Blog dedicated primarily to randomly selected news items; comments reflecting personal perceptions

Thursday, October 08, 2015

Making Sense of Scents

"There is little justification for continuing to tolerate artificial scents in our hospitals."
"[I]t was thought that they [asthma triggers like second-hand smoke, cleaning agents and scents] were not disease-causing, but rather disease exacerbating."
Drs. Ken Flegel and James G. Martin, Editorial, Canadian Medical Association Journal

"[There] really isn't any strong scientific justification [in support of scent bans]."
"And in those populations [of people who find scents intolerable], we don't really understand what are the drivers of those effects"
"What we found was that people's reactions were completely dependent on how we characterized it [study questions, leading to responses]."
Pamela Dalton, scientist, Monell Chemical Senses Centre, Philadelphia
Concerned doctors, writing in an Oct. 5 editorial in the Canadian Medical Association Journal, called for a perfume and aftershave ban in hospitals. They argued that these artificial scents may lead to “unintended harm” to vulnerable populations, particularly those with asthma or skin sensitivities.
(Photo : Lindsay Wilson | Flickr)

It is a controversial issue. But because so many people claim to suffer the effects of exposure to artificial scents, anyone who is sensitive to the issue is aware of it, and they usually make an effort not to give offence. Some medical centres urge people not to use artificial scents in their premises on the premise that exposure to them causes distress to many people; asthma sufferers, for example.

Roughly a third of people suffering from asthma claim exposure to scents worn by other people has the effect of making their condition much worse. And according to Statistics Canada, in 2014, 2.4 percent of Canadians twelve years of age and up, representing 800,562 individuals, have reported being diagnosed by a health professional with "multiple chemical sensitivities."

If that isn't recognized as conclusive enough, then there is the Canadian Lung Association's assertion that between 15% to 20% of the population suffers from asthma, bronchitis, emphysema or some other breathing problem that compromises their health and their comfort. People sensitive to scent report headaches, dizziness, wheezing, nausea, fatigue, confusion and anxiety.

Patients undergoing chemotherapy as a result of cancer can be extraordinarily sensitive to specific scents, according to the University Health Network in Toronto, which explains their scent-free policy. So it makes sense that the Canadian Medical Association Journal's editorial in their latest edition argues that artificially fragranced personal products be banned in hospitals.

Hospitals, after all, are where people are admitted when their health fails, when they require treatment, and when they are obviously physically and mentally stressed. To be subjected to the fallout from their reactions to artificial scents simply represents another stressor on people whose vulnerability is at a high volume.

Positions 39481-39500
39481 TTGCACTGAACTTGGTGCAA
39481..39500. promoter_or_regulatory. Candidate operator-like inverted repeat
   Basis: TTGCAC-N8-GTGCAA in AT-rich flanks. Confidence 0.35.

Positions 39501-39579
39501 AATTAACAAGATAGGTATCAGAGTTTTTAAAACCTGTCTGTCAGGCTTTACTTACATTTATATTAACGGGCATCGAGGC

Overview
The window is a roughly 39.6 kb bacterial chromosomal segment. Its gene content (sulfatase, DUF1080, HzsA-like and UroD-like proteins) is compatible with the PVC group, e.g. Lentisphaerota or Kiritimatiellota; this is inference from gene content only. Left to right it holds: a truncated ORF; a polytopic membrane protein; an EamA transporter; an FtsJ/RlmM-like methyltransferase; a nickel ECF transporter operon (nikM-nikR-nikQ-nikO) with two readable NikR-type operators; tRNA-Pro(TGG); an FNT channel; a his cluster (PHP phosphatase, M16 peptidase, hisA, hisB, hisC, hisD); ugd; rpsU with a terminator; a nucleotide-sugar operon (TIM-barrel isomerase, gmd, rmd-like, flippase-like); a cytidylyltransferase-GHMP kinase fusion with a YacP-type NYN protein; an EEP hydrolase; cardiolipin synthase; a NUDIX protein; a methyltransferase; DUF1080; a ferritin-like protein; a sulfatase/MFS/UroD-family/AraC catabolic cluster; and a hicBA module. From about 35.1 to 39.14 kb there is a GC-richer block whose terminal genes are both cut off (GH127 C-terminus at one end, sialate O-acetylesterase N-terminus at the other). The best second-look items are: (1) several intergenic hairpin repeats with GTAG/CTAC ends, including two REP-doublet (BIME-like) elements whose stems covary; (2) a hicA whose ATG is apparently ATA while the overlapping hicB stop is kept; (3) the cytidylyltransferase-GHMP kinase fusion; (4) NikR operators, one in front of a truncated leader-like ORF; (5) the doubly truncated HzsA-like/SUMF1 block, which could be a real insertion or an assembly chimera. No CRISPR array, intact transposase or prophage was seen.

It makes good policy to ban scents for that reason alone. Bearing in mind that at one time there were no restrictions in hospitals on people smoking on the premises, anywhere, including in patients' rooms. From a well-proven health standpoint, exposure to carcinogenic nicotine in hospitals represented a fundamental neglect of best health practises; scents now enter that arena albeit with less urgency.

The two Montreal doctors who between them authored the editorial point to scents' potential to cause "unintended harm" to patients with asthma or other upper airway or skin sensitivities. Dr. Dalton, on the other hand, feels that the evidence pointing to the harm that scents represent is based on "fuzzy and inconclusive" science.

She points to a minor study her own team had conducted with asthma suffers. They exposed the study subjects to a pure rose compound held to be innocuous at any concentration. Half of the study subjects were informed that the scent had the potential to make some people feel better while the other half were told it made asthma worse.

The responses from the study subjects aligned perfectly with what they had been told. Those informed the odour was harmful reported more problems with breathing, but more than that, the researchers were able to identify an actual alteration in their inflamed airways, an alteration that clearly resulted from the suggestion; the subjects' apprehension led to a very real physical reaction.

On the other hand, aromatherapy, the use of pleasant scents to bring comfort to people, represents an alternate area of therapy, used in some hospitals as a relaxant. Perhaps in part the issue of avoidance and reaction is one in some instances of auto-suggestion. Which is not to say that such reactions are self-induced and not to be respected.

When someone is ill, or must cope with health conditions that impose restrictions and discomfort and fear in their lives they are due consideration. Banning scents from hospital environments on the basis of that consideration represents no hardship to the wearers of scents, and augers benefits to those who suffer from unwanted exposure to scents.

David McNew / Getty Images
David McNew / Getty Images   Asthma patients are especially sensitive to scented personal products.

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